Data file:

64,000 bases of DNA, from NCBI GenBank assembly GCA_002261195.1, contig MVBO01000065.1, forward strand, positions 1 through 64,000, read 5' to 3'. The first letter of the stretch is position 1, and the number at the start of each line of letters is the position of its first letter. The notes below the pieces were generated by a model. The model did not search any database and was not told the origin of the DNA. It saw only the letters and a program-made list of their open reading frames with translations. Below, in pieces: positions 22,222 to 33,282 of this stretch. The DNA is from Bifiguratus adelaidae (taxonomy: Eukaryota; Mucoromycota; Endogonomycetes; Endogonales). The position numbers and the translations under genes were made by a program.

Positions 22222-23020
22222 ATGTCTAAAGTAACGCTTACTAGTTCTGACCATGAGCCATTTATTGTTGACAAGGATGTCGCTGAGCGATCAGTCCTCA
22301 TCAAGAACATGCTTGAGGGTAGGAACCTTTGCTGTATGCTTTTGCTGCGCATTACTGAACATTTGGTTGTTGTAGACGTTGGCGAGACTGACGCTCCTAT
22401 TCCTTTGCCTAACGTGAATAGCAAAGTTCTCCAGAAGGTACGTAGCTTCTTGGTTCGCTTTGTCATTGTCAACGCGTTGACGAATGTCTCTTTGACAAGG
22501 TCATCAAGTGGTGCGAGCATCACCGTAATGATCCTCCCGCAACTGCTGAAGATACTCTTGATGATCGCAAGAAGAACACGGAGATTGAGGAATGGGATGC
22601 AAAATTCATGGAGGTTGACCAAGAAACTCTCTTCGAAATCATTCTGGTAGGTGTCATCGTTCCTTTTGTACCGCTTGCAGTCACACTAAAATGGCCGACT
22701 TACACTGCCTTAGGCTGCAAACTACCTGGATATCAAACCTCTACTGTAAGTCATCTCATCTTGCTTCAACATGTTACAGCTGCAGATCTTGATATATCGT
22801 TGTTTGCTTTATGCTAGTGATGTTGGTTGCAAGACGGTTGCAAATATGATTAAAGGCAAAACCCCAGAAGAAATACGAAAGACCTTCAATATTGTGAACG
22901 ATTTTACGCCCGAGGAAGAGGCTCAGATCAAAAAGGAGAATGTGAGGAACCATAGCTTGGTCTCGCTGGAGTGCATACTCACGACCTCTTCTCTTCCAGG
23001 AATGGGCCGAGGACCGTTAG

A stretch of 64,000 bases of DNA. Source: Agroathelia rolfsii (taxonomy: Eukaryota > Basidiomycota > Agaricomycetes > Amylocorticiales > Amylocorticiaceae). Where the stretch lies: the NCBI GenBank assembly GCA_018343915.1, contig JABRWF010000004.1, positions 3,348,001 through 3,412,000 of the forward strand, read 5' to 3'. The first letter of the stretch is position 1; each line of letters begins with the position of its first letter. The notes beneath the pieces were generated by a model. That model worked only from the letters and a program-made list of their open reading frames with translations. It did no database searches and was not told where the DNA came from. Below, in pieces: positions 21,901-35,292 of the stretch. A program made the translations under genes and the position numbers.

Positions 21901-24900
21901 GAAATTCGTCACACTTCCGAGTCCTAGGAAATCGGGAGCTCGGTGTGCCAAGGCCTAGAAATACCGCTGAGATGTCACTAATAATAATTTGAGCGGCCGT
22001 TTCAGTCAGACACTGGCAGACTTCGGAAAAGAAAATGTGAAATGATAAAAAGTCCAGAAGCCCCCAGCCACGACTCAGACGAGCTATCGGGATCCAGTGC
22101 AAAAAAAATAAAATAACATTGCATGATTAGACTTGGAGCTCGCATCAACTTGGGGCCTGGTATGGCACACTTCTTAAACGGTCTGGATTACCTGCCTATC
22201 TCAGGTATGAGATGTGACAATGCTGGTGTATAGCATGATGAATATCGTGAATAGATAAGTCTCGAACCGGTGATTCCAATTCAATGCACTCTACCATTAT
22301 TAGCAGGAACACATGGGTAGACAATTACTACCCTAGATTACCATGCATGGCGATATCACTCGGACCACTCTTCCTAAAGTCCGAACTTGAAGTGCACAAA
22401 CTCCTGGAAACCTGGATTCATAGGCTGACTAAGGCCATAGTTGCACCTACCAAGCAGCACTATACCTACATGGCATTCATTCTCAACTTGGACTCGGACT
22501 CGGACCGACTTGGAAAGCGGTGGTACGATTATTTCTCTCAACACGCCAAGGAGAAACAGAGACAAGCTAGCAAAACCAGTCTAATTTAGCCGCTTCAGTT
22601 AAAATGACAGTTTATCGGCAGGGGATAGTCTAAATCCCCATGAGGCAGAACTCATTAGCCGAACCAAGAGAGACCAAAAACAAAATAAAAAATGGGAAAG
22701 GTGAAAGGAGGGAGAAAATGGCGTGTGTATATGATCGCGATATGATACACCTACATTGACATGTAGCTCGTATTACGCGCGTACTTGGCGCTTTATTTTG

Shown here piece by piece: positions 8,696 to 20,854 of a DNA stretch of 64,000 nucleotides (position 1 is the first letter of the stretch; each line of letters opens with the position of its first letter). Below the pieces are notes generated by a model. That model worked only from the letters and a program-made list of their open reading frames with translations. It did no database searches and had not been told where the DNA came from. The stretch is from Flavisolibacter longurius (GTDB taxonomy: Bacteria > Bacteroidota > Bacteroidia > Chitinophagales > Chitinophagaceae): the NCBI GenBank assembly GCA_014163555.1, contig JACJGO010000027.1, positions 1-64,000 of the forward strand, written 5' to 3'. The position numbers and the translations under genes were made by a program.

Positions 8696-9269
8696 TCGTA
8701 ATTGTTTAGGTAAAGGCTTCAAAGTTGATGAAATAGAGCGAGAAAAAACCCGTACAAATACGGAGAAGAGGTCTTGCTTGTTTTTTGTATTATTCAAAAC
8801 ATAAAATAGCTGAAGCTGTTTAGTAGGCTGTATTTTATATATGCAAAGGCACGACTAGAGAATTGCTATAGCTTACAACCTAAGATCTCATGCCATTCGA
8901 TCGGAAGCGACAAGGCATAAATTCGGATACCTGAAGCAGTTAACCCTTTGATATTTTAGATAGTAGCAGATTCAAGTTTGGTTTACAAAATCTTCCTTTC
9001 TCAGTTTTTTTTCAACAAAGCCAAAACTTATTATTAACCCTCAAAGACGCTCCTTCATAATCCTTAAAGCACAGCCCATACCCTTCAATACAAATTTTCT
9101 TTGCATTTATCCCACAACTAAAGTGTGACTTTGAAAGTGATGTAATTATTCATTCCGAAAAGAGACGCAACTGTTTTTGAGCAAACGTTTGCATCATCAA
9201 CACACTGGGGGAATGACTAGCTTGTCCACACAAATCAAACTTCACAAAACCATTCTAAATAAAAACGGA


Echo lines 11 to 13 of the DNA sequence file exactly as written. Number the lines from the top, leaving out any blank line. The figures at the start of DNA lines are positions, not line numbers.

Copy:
23001 AATGGGCCGAGGACCGTTAG

A stretch of 64,000 bases of DNA. Source: Agroathelia rolfsii (taxonomy: Eukaryota > Basidiomycota > Agaricomycetes > Amylocorticiales > Amylocorticiaceae). Where the stretch lies: the NCBI GenBank assembly GCA_018343915.1, contig JABRWF010000004.1, positions 3,348,001 through 3,412,000 of the forward strand, read 5' to 3'. The first letter of the stretch is position 1; each line of letters begins with the position of its first letter. The notes beneath the pieces were generated by a model. That model worked only from the letters and a program-made list of their open reading frames with translations. It did no database searches and was not told where the DNA came from. Below, in pieces: positions 21,901-35,292 of the stretch. A program made the translations under genes and the position numbers.

Positions 21901-24900